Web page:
A good command to learn, in case the dog picks up something it shouldn't like, say, a kitten or bird.....


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Posted: 03/14/06 05:53pm Link  |  Print  |  Notify Moderator

Since he knows how to drop it you dont need to train the action. He knows that. You need to train him to do it on verbal command. You need to teach him a word that triggers the action. You also need to do it with the least amount of compulsion as possible to avoid lowering his drive to play fetch.

Choose a word like OUT or DROP IT and stick with that word. You are going to use operant conditioning to pair the word with the action.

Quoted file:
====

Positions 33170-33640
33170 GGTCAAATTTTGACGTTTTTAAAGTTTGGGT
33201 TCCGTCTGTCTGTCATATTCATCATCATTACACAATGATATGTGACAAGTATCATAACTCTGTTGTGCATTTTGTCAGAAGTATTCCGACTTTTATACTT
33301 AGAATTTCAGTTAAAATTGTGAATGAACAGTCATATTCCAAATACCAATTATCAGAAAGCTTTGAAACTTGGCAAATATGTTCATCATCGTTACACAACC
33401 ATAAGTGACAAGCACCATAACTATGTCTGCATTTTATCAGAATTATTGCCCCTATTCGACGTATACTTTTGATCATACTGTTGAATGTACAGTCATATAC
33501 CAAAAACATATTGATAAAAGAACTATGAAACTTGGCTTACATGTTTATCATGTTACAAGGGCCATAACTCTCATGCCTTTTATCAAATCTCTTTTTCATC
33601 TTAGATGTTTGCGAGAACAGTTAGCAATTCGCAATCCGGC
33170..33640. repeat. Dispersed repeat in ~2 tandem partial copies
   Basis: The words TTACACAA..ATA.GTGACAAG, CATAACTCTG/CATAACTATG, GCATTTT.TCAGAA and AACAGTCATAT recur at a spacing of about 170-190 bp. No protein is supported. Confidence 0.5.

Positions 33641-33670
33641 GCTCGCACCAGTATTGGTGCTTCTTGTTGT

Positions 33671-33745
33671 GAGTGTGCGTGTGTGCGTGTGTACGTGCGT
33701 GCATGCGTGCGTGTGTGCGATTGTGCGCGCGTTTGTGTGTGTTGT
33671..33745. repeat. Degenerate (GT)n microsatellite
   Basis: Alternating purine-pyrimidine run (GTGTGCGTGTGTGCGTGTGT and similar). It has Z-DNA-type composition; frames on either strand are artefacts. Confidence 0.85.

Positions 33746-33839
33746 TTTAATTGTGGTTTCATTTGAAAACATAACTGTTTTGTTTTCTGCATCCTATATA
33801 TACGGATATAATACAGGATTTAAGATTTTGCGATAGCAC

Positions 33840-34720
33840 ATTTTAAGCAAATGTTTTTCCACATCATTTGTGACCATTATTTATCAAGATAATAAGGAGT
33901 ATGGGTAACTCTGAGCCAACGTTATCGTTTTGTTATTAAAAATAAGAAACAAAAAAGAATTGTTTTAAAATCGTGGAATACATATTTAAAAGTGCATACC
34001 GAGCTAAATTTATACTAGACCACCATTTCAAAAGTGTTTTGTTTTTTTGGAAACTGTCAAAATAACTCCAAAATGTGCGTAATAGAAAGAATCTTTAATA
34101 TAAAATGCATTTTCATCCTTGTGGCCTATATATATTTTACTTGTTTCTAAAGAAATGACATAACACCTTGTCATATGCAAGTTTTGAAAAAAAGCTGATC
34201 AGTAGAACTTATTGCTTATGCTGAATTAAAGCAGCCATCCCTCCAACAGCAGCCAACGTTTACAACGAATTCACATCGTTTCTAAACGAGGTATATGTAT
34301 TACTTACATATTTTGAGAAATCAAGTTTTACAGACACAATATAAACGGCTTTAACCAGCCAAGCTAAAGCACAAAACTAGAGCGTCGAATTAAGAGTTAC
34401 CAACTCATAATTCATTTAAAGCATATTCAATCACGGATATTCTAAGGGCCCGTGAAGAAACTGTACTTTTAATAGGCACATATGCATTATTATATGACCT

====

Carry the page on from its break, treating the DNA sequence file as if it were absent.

Throw the ball. Reward him with praise as he comes back to you. Dont go to him. He needs to know that you are letting him play with your toy. Say the word of choice even though he doesnt know it and immediately show another play item or treat. The second he drops the item throw the new toy or treat. The timing is what get the association to the dog. Dont make him wait. He needs to be immediately rewarded. He doesnt know that he is dropping anything. You are rewarding the action of him letting go with his mouth. The sequence is command, desired action, reward. This is building association ( positive association).

For very high drive dogs, and retreivers ( hunting dogs by design) can be high drive.